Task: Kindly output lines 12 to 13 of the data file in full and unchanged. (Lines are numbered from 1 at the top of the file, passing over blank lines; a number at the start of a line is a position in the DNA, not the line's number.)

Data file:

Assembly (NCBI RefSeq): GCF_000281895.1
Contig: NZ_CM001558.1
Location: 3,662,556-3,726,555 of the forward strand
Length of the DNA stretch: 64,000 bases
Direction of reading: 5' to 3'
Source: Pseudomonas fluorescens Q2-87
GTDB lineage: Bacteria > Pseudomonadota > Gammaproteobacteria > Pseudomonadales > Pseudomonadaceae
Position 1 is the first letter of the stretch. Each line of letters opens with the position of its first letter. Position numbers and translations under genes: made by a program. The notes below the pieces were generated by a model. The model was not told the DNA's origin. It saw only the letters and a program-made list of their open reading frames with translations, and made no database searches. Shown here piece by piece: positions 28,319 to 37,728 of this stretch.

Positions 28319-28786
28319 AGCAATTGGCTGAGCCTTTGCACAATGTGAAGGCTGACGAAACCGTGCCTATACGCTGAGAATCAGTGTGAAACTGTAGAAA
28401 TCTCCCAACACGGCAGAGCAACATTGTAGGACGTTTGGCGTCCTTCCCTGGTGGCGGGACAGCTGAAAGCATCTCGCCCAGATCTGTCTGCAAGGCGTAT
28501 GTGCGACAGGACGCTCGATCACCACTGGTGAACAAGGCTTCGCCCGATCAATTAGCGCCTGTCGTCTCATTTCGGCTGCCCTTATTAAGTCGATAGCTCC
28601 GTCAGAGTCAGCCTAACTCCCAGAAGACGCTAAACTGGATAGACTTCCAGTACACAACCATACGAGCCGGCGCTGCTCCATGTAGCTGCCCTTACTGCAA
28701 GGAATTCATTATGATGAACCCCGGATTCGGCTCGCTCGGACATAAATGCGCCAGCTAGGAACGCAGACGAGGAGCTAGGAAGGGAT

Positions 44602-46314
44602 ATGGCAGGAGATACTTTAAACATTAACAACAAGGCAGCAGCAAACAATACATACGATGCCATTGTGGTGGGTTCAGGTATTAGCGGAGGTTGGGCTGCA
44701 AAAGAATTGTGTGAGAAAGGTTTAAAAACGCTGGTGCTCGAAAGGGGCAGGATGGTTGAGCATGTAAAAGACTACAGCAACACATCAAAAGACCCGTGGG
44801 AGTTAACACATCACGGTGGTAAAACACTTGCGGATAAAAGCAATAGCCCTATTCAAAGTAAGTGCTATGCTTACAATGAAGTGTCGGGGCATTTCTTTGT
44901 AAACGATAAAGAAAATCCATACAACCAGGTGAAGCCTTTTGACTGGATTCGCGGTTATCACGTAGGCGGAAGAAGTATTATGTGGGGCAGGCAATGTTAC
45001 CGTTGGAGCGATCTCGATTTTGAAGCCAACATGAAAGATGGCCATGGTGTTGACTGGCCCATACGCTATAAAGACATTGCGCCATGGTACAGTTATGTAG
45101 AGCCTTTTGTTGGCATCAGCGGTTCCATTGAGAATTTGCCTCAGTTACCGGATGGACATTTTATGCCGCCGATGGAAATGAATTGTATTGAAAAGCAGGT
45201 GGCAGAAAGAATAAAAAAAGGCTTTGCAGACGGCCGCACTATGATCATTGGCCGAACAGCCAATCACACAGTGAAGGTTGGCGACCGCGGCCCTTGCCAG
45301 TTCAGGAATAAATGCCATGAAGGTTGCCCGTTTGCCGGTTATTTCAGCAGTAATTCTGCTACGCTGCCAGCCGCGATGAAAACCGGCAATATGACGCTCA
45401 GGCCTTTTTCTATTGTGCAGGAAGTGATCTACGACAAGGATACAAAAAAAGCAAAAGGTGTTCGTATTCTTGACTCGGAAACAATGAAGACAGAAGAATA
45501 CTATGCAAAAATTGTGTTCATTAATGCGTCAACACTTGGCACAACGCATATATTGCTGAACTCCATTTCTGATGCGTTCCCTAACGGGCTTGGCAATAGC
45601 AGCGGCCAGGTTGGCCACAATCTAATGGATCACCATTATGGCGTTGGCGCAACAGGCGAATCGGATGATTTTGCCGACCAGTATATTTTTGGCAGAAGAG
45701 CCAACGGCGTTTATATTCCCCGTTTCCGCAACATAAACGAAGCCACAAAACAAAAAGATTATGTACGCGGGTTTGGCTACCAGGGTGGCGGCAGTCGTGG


28501 GTGCGACAGGACGCTCGATCACCACTGGTGAACAAGGCTTCGCCCGATCAATTAGCGCCTGTCGTCTCATTTCGGCTGCCCTTATTAAGTCGATAGCTCC
28601 GTCAGAGTCAGCCTAACTCCCAGAAGACGCTAAACTGGATAGACTTCCAGTACACAACCATACGAGCCGGCGCTGCTCCATGTAGCTGCCCTTACTGCAA